The largest city in the U.S. Virgin Islands, Charlotte Amelie is situated on three low volcanic spurs known as Frenchman/ Foretop Hill, Berg/ Maintop Hill, and Government/ Mizzentop Hill. It is located on the southern shore at the head of Saint Thomas Harbor.
With a long and colourful heritage as a base for some of history’s most infamous pirates, Charlotte Amelie has been transformed into an upmarket tourist mecca and now plays host to over a million cruise passengers each year. With a population of around 20,000, it offers a wealth of luxury boutiques, gourmet eating experiences, and private safaris and tours. However, step beyond the chic shopping streets and glitzy malls, and the evidence of the town’s past is everywhere. Charlotte Amalie is easy to explore on foot.
The duty-free policies of the USVI are a magnet for shoppers. Charlotte Amalie has more perfume shops and jewellery stores than any other Caribbean town. Many of the luxury watch and jewellery brands, such as Tiffany and Rolex have stores on Main Street. The outdoor Vendors Plaza is another haven for shoppers as are the Havensight Mall and along Crown Bay docks.
Protected by Hassel Island, the harbour has docking and fueling facilities, machine shops, and shipyards. The deep-water harbour that was once a haven for pirates is now one of the busiest ports of call for cruise ships in the Caribbean, with about 1.5 million-plus passengers landing there annually.
Where to Anchor
Frederik Sberg Cove/Water Island
Offers good protection from all directions apart from southerlies. A good spot for provisioning/short stay. It’s usually packed. Anchorage is always turbulent and can be uncomfortable due to the wake of cruise ships and ferries. Tie your dinghy up at the end in the Yacht Haven Marina.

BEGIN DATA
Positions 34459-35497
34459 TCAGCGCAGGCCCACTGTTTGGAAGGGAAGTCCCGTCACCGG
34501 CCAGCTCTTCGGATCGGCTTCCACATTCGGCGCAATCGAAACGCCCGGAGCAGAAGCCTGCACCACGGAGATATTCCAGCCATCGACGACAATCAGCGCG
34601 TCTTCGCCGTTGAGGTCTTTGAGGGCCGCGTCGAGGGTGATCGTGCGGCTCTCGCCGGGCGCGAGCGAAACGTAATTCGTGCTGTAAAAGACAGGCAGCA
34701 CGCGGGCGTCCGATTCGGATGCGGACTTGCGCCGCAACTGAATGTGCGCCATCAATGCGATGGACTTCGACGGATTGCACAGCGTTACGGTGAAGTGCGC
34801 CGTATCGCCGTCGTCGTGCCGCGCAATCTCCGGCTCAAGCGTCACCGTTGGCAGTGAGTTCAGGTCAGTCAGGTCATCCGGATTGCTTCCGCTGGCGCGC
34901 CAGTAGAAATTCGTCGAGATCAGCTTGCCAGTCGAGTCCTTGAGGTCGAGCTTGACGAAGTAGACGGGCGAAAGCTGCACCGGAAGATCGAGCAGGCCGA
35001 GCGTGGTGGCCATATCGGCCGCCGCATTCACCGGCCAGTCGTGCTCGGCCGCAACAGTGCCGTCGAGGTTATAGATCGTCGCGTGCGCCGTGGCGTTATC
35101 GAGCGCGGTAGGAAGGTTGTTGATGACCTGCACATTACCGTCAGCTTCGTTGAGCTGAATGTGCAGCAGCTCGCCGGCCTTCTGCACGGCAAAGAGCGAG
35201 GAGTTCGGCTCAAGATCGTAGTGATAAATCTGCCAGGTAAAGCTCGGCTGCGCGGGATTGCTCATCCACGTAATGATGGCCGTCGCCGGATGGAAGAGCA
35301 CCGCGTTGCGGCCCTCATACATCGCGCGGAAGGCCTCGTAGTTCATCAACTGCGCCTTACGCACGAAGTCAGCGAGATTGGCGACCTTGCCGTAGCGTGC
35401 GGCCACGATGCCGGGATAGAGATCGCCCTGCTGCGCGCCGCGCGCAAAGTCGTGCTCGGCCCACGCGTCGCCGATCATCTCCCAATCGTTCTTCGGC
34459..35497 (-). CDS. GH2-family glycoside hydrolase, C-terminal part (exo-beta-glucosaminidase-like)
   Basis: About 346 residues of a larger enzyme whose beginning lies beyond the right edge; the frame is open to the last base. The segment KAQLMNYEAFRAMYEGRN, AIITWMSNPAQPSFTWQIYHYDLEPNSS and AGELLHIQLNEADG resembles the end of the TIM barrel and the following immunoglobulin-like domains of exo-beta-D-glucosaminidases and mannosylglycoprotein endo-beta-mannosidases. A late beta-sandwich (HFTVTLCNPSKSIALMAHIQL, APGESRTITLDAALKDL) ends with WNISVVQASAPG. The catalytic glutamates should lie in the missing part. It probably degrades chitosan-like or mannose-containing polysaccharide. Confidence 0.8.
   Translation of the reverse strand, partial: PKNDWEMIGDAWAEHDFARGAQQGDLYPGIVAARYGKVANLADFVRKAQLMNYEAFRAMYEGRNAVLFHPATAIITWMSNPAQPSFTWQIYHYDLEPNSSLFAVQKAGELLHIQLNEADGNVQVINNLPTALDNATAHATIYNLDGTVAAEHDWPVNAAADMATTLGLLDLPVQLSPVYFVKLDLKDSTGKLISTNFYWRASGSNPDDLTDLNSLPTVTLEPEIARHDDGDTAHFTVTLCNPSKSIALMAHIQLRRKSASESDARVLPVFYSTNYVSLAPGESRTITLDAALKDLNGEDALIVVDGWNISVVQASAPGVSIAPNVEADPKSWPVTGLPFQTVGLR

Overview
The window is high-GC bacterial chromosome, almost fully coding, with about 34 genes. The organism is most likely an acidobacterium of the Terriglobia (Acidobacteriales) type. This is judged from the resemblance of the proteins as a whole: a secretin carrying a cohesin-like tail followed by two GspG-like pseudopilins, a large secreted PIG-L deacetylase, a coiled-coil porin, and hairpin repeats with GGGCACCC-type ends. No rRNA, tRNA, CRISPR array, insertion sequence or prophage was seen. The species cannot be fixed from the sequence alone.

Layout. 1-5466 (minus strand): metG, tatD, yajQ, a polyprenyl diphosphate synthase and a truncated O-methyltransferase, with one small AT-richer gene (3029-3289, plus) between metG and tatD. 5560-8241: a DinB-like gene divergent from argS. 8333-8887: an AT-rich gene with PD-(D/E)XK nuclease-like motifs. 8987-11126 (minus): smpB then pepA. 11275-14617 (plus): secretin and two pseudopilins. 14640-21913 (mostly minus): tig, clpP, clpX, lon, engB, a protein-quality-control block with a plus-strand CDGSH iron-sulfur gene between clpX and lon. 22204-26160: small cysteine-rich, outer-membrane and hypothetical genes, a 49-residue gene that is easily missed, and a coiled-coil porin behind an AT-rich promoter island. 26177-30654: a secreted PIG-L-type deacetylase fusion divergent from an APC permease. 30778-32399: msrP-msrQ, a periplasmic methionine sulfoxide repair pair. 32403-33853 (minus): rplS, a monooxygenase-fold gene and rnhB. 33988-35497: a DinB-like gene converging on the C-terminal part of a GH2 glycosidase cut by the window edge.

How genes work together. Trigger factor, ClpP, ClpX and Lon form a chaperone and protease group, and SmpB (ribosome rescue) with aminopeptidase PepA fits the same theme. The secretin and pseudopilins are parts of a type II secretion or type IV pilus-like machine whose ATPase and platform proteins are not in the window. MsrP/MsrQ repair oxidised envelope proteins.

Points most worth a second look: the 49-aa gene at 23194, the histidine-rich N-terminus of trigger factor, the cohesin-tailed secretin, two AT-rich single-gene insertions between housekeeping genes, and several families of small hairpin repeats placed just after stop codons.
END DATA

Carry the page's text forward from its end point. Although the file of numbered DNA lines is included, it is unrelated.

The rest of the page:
Close to downtown Charlotte Amalie, Long Bay is normally less crowded than Water Island.
Crown Bay Marina
Although it welcomes yachts up to 200ft, Crown Bay is the only reasonable option near Charlotte Amalie. All facilities including chandler’s service, laundry, and even pet grooming can be found there. 99 berths.
History and Culture
Charlotte Amalie is known for its Danish colonial architecture and historical links with Denmark. Many streets and buildings throughout the City are named after famous Danes.
Not to be missed are the historic buildings such as the 500-year-old Fort Christian, which is the oldest man-made structure in the Virgin Islands; the elegant Legislature Building, the Lutheran Church (built-in 1793); and the iconic 99 steps stairway. A replica of the Liberty Bell and a statue depicting a freed slave blowing a conch shell are found in Emancipation Park, which is a symbol of national pride as much as a tourist attraction.
4km from Charlotte Amalie, Magen’s Beach is often included in lists of the World’s Most Beautiful Beaches. Located on St. Thomas’ north coast it is safe for swimming and snorkeling. All the expected facilities are available: parking, lifeguards, equipment for hire, showers, as well as a good selection of restaurants and cafes bars.